North Point: New Neighborhood Rising
For his new company’s first ground-up development, HYM managing partner Tom O’Brien and his team took over the stalled $2B North Point project. The task: build a new neighborhood. (That's how you can tell they play Sim City instead of Monopoly.)
Straddling Boston, Cambridge, and Somerville, North Point sits on the site of a former rail yard, on the outskirts of the hot East Cambridge development market. In ‘03, the original development team—an affiliate of the Boston & Maine Railroad and Spaulding & Slye—won approval to build 3M SF of residential and 2.2M SF of office and retail. Smacked by lawsuits, then slammed again by the recession, that team built 340 condos in two buildings, then sold the project. (Stress is a killer, who needs it?) Now, HYM is building a 355-unit apartment tower. Topped off a few weeks ago, Tom expects first occupancy next summer.
Tom’s eager to get HYM’s building completed and almost as excited that in June Education First will start to occupy its new $125M, 300k SF HQ. In the North Point neighborhood (but not on HYM’s site), the build-to-suit office designed by Swedish starchitect Gert Wingårdh features a geometric glazed waterfall that slices through the façade, a reference to the nearby Charles River and the Zakim Bridge in the background. In its expansion from its current 250k SF building nearby, the for-profit Swedish education, language, and travel firm will bring in more highly skilled, well-paid young workers. (Lycka till!)
That’s a huge plus for HYM’s 20/20 (above) where a 450 SF studio is likely to rent for about $2,300/month and a 1,300 SF three-bedroom for $6,000/month. Based on the sale of the original North Point condos (all sold out) and lease-up of neighboring buildings, Tom is optimistic that 20/20 will attract the “classic East Cambridge” tenant who works in life science, technology, and may have an MIT connection. HYM’s partner in North Point is Canyon Johnson.
HYM project coordinator Tracey Plunkett shows us some of the North Point development’s unique features. It has a park that’s open to the public and links to the green space along the Charles River and the Minute Man bike trail. (Those Minute Men wish they had bicycles... would've made things a lot easier.) For those favoring more retail-oriented activities, it’s just a couple of blocks from the Cambridgeside galleria. The building will have a full-size half basketball court. Tom was a football player himself, but is sure that the b-ball court will appeal to young, prospective tenants.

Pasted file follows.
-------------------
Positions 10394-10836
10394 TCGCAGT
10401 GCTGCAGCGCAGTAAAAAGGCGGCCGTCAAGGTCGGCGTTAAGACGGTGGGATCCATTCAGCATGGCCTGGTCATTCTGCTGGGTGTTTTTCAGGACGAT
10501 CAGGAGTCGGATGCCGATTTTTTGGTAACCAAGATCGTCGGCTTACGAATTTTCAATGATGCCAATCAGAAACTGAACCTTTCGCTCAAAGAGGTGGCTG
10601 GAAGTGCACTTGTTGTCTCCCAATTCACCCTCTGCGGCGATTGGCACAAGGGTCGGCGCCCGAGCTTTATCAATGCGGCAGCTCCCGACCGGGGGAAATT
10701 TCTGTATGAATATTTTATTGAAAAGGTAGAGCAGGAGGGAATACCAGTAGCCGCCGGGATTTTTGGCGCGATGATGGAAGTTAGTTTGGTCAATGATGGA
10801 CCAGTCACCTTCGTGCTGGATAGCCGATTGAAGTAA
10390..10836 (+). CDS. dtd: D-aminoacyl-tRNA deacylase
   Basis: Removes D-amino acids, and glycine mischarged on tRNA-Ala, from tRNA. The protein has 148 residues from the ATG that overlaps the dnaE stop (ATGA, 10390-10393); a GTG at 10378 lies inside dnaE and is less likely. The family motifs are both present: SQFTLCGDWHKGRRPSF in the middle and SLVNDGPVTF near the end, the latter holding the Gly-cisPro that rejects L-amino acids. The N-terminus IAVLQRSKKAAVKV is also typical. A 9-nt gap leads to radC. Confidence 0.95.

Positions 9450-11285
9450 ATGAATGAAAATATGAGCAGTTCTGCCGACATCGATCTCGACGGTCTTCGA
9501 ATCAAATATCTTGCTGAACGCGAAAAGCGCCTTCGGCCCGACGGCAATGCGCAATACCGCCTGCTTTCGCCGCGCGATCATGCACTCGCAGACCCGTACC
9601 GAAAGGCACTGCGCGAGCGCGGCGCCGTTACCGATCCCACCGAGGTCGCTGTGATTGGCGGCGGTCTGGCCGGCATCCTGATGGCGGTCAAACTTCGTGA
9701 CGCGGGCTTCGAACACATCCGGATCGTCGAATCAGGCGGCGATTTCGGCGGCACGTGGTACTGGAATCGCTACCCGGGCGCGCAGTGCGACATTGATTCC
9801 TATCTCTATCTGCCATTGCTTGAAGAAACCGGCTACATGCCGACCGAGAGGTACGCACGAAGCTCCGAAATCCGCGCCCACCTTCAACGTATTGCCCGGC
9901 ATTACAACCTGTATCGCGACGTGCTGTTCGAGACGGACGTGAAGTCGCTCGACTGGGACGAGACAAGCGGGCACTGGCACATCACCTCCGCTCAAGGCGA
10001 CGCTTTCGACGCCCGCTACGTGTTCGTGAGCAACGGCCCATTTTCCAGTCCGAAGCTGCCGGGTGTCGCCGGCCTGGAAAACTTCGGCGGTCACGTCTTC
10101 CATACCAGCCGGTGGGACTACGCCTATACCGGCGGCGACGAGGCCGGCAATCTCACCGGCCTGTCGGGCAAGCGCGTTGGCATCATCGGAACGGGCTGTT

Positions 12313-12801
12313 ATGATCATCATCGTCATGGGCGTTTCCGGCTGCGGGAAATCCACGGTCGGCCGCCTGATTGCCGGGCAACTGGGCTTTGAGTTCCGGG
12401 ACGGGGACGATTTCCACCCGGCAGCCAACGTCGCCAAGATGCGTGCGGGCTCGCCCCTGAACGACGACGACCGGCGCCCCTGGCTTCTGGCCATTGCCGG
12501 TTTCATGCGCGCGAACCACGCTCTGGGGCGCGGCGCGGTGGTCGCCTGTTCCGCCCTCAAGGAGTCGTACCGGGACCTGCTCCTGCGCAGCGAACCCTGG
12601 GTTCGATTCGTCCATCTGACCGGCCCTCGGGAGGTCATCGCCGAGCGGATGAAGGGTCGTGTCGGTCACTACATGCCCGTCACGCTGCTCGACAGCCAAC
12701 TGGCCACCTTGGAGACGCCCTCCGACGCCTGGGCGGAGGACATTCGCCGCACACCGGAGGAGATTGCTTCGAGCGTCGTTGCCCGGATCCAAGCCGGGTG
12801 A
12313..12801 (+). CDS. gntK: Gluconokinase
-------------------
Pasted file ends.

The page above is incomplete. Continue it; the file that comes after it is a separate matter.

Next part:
This is one of the original North Point condo buildings where units are now selling for $800/SF. Tom says HYM’s next building may be another condo project since the market is very strong, especially if HYM can get into construction quickly. Also, the East Cambridge office market is virtually full. Rents for new, Class-A space are hitting an “unprecedented” $80/SF, so HYM’s next building may be an office/lab, either build-to-suit or on spec. Certainly, Tom says, it’s time to build.
Just two blocks away at 22 Water St, Behringer Harvard and Wood Partners are building a 15-story, 392-unit apartment building. The top tier units are scheduled for completion early next year. A prime attraction is that the Lechmere Green Line relocation will put the new stop adjacent to Water Street's future front door. (If you're sitting in traffic reading this right now you know how important that is... and you shouldn't be reading this while driving.) In ’12, Behringer Harvard Multifamily REIT I chipped in $103M in equity capital and purchased the 2.4-acre site for $23.1 M from Catamount Management.
Also underway in the neighborhood, AvalonBay is building a 103-unit, loft-style rental building. The adaptive reuse of a historic industrial building, the new lofts will have contemporary features—quartz countertops, stainless steel appliances—and resident access to the pool, clubhouse, and other amenities at AvalonBay’s adjacent tower, where rents reach $6,000/month for a three-bedroom apartment.